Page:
Despite the romance of nomadic living, Peter’s portrait of San Diego drifters is at times marked by heartache and loss. Drugs maintain their grip on much of the population, imbuing the idyllic landscape with a potent sense of danger and apprehension. Here, personal security is never promised, yet even in the face of instability, San Diego emerges under Peters’s gaze as an unlikely sanctuary. Bathed in the light of early morning or shadowed by the falling sun, his fatigued subjects are caught in quiet moments of rest, holding fast to the few precious instants that proceed the difficult road ahead.

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Jordan, from Northern California – made his way to San Diego on a hippie bus with a group he met at Slab City in the California desert. The bus stopped in San Diego for a few days to re-fuel before heading on to Baja California.

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Nick, from Colorado – sits in his van that he lives out of.

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Madua, from Philadelphia – has been traveling for over two years. He originally left Philly when he started to become disconnected from his community of friends – as some gravitated toward more conservative lifestyles and others toward drug and alcohol addiction – he decided to move toward a more spiritual life path. In this image he practices yoga during the morning hours along the San Diego River. He has setup camp in this more removed location to avoid the drug and other criminal activity that is common around the populated beach areas.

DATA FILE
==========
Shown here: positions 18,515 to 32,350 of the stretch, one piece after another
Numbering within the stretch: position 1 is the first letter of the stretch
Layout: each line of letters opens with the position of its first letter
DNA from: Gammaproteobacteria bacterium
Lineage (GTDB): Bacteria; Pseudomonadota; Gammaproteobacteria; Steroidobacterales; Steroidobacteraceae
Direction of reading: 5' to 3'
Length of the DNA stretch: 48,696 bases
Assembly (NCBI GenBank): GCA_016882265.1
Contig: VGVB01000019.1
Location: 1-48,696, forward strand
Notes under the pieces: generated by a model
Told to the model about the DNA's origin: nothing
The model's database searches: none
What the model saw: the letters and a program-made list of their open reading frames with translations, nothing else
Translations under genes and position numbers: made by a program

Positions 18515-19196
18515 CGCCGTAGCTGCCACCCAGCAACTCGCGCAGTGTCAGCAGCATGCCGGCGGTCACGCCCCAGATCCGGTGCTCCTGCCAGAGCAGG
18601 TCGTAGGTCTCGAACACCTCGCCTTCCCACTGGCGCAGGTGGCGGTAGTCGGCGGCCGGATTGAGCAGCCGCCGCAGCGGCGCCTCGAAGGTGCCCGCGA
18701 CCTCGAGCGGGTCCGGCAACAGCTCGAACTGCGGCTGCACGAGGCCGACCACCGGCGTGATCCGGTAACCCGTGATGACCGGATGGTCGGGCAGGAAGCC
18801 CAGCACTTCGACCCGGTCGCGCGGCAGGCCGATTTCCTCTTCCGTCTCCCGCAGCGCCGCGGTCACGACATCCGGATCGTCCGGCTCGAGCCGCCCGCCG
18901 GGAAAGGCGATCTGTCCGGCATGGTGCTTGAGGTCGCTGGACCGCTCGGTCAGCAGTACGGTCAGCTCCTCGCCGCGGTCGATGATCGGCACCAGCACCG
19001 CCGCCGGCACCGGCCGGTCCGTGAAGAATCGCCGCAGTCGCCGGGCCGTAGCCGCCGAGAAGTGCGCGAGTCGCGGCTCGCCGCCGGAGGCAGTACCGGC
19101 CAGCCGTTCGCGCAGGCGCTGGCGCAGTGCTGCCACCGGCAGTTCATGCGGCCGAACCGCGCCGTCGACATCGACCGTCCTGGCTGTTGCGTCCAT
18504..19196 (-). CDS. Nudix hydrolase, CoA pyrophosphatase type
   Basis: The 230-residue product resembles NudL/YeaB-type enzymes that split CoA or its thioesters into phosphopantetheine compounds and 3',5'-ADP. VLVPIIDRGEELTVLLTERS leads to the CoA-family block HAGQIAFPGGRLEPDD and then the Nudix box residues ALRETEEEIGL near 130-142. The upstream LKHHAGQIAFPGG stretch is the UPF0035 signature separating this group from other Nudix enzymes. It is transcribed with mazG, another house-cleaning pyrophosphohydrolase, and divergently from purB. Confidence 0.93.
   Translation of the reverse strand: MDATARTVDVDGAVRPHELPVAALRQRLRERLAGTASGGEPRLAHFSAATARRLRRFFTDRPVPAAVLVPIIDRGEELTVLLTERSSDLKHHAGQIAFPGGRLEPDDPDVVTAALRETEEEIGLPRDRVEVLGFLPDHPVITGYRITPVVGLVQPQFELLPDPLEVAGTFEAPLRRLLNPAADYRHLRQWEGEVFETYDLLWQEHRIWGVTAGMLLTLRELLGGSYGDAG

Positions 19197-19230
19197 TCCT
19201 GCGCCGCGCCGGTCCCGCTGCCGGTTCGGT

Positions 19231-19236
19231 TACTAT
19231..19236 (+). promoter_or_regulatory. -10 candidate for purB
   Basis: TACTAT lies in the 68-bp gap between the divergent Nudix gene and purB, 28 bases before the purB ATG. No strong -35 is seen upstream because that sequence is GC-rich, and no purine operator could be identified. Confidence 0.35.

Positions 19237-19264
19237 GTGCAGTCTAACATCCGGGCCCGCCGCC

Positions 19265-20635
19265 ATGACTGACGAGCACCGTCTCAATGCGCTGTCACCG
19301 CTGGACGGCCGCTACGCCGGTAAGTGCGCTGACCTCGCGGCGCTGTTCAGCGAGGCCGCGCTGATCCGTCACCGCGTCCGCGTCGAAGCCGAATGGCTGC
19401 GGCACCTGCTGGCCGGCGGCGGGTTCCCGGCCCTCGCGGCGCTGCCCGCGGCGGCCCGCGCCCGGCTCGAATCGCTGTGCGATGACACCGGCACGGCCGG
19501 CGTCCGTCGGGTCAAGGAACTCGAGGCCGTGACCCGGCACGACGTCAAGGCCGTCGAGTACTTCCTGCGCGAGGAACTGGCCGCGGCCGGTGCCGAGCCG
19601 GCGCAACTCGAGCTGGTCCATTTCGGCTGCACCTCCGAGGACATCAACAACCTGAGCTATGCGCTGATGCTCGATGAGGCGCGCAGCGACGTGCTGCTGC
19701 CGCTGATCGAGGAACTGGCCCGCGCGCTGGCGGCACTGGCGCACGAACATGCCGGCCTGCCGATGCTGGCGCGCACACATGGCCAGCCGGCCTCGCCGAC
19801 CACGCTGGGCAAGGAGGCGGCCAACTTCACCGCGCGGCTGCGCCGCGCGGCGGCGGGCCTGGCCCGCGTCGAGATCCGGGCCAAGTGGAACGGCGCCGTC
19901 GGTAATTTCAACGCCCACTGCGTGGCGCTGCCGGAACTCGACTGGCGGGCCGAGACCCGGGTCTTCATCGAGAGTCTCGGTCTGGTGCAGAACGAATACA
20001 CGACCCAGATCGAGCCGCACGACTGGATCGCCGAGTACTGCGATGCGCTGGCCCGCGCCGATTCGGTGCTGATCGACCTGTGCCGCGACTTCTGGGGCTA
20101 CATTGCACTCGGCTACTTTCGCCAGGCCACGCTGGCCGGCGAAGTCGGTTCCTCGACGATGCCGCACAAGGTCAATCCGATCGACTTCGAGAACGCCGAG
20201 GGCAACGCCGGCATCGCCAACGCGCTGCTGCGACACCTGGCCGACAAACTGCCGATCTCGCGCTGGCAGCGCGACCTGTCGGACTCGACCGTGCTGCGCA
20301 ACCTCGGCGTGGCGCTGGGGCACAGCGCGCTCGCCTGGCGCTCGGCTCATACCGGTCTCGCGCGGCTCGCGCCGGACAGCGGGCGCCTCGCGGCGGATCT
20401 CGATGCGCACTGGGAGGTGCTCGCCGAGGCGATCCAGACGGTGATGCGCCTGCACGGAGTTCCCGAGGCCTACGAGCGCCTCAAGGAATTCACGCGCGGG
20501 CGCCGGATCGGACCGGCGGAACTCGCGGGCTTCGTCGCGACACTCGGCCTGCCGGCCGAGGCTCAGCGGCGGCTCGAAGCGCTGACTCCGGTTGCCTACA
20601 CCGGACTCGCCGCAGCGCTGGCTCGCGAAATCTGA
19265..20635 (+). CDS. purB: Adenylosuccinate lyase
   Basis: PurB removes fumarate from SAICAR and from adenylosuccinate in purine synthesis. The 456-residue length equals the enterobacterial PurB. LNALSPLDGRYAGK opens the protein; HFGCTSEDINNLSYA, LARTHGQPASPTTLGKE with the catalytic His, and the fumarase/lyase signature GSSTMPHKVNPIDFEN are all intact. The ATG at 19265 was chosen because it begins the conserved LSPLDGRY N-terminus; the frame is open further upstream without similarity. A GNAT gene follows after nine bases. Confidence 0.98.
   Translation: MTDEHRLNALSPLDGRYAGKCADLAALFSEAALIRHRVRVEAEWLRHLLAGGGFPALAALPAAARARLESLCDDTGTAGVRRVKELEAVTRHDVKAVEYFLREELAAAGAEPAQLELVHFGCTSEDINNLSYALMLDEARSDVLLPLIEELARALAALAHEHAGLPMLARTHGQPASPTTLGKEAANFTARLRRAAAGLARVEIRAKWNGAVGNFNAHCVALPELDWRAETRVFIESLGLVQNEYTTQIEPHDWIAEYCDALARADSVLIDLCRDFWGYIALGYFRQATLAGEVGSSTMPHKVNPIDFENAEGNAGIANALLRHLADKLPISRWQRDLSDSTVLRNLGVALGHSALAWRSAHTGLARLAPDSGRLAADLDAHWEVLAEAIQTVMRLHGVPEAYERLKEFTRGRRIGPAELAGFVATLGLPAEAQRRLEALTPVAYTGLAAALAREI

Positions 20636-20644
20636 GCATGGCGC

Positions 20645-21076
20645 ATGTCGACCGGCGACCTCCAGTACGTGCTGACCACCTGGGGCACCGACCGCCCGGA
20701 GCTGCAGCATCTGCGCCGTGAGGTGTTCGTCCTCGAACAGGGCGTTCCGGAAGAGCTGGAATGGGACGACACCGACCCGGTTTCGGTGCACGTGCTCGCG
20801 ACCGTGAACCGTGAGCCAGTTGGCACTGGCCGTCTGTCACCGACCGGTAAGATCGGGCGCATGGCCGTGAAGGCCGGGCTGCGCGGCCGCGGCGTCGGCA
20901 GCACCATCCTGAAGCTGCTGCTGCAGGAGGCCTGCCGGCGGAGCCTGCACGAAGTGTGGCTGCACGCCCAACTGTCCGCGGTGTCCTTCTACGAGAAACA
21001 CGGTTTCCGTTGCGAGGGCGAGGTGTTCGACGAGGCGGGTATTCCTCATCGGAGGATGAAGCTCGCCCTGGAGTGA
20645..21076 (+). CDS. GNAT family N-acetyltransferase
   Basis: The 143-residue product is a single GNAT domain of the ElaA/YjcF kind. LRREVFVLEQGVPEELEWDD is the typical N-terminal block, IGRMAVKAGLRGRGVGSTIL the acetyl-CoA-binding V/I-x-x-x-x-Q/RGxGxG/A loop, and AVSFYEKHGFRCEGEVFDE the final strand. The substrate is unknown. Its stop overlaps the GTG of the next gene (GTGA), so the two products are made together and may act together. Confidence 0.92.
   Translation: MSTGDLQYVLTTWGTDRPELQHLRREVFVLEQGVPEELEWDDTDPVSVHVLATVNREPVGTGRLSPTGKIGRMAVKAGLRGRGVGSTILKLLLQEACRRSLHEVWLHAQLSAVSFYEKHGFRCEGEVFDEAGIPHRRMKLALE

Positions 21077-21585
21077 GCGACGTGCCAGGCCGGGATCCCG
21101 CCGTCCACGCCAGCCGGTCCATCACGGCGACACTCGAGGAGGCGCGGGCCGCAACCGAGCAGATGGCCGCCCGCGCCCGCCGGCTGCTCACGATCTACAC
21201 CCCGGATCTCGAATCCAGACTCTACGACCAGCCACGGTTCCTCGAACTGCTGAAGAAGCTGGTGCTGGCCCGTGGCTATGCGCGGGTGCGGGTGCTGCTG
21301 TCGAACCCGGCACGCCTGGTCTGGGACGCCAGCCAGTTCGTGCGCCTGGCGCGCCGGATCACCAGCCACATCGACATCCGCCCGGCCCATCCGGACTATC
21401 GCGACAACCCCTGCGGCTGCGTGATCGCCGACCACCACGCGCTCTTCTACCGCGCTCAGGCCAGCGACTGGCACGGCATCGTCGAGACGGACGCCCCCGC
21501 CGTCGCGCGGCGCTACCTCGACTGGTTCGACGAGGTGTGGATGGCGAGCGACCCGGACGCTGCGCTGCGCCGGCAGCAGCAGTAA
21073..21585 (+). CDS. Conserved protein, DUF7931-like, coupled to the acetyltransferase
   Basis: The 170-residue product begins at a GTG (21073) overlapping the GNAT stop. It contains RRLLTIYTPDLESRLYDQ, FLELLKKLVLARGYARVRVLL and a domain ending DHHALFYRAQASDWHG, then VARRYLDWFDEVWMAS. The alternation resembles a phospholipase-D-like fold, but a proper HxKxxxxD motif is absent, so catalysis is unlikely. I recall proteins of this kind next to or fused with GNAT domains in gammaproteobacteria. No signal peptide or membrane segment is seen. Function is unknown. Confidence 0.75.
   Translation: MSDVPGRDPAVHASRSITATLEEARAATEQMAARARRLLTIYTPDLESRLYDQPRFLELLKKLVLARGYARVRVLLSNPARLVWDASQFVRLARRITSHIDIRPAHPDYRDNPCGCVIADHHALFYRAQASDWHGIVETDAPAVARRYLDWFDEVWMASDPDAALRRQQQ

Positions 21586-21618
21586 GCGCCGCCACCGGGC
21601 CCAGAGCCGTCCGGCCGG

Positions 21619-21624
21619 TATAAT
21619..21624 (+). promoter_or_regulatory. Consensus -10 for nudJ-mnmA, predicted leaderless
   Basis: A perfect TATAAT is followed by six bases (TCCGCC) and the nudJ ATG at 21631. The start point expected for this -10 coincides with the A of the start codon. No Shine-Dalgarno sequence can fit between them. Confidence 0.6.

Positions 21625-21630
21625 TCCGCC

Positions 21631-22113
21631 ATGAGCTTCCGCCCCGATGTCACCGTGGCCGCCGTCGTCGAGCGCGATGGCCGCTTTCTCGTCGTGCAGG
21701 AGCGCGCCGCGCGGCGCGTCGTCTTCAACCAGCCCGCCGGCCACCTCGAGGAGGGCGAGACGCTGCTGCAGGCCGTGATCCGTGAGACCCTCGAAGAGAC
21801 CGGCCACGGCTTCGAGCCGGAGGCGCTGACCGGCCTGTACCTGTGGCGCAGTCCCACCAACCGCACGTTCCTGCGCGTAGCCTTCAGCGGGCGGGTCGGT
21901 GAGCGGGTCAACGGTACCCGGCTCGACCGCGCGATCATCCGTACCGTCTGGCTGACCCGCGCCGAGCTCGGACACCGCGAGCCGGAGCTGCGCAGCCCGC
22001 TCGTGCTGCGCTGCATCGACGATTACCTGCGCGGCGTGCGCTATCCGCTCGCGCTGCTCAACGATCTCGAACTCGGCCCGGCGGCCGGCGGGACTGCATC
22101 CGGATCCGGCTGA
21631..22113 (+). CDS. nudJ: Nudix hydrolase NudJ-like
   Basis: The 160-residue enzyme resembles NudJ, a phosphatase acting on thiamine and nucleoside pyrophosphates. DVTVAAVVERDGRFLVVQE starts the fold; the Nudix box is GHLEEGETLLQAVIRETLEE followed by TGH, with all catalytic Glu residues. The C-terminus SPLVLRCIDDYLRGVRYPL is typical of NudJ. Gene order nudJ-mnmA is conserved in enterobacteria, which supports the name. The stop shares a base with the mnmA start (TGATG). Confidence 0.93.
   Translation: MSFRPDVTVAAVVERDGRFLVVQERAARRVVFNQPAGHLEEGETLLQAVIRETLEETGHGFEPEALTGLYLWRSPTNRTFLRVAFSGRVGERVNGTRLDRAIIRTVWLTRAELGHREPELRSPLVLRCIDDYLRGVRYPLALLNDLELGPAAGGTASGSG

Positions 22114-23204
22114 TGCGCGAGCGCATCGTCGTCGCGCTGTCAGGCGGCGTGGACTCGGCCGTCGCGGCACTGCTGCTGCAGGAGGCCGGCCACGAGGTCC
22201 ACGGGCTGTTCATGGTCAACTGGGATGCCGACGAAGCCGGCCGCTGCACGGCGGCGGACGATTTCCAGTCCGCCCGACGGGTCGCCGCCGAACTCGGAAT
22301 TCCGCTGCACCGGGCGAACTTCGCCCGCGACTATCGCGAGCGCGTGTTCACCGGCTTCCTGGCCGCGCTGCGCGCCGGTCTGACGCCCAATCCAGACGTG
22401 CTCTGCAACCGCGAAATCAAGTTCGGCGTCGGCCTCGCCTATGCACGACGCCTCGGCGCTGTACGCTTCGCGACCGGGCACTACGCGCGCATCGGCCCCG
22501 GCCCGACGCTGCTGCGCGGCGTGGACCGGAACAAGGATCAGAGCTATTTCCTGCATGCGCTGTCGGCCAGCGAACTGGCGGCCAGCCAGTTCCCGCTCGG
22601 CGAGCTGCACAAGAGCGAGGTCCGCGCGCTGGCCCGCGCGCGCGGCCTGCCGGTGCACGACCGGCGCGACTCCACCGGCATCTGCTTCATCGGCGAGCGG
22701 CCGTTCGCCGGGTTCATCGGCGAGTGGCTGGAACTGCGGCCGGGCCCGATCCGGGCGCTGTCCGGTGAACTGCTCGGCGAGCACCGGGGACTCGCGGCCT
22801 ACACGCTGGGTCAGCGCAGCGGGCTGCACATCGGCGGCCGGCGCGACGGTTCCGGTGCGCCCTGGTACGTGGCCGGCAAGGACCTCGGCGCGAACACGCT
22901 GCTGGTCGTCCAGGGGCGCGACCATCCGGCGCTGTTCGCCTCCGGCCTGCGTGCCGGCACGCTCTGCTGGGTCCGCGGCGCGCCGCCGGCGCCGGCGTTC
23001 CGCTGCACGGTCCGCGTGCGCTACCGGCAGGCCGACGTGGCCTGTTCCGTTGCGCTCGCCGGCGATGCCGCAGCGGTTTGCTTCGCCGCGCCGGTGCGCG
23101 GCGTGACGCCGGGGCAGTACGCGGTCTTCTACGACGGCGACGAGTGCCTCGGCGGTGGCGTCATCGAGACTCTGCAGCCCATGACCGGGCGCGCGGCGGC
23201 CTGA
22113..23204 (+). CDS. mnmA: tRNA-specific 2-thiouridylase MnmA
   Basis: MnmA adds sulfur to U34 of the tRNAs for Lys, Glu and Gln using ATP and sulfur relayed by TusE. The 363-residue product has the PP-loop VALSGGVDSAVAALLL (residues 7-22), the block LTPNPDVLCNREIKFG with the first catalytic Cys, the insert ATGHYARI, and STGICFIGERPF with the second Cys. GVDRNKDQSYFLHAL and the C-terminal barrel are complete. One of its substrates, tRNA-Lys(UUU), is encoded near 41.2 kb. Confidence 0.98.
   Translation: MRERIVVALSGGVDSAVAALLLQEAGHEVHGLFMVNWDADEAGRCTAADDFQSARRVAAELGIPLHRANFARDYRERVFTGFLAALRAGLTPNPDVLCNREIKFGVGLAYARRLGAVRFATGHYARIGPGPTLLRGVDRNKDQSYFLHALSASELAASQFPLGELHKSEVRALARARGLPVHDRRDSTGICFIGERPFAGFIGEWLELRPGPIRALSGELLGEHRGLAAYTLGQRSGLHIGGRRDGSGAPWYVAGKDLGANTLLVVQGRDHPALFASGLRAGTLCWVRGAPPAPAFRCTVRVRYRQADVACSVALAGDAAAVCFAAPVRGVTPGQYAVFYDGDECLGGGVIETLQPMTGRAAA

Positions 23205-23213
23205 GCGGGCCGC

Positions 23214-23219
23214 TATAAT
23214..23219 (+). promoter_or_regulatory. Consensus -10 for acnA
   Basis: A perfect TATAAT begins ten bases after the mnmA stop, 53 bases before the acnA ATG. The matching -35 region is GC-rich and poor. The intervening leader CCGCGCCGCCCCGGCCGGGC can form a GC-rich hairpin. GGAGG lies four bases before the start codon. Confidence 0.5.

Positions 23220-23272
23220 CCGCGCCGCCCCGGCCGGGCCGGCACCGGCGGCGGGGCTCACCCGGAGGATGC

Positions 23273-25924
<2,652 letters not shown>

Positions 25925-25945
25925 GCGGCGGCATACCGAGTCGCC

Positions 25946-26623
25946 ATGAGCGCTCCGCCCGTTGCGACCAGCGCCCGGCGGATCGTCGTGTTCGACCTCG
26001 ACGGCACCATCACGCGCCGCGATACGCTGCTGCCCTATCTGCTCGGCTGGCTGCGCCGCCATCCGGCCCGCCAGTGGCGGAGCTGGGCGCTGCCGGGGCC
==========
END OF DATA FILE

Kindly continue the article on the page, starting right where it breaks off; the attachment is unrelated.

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Many travelers who end up living on the street have to find makeshift shelter within the environment. In this image, a shelter is made within a low-lying bush in a park near the bay and hotels. The more hidden the shelter is the better – to avoid police, criminals and to hide personal belongings.

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A view of the Pacific Ocean during sunset.

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Terry, originally from upstate New York – stands in the door of her camper van. “There are a lot more homeless kids here now than ever before. I don’t know why. I just know a lot of these kids hitchhike out, leave home and they wind up here because they can’t go any further. Some of them that I know are like “well I came out for the rainbow gathering” or like they went to Oregon and wound up here because it’s as far southwest as you can go. Its like they just land, like they jump in somebody’s car hitchhiking or whatever and they wind up here.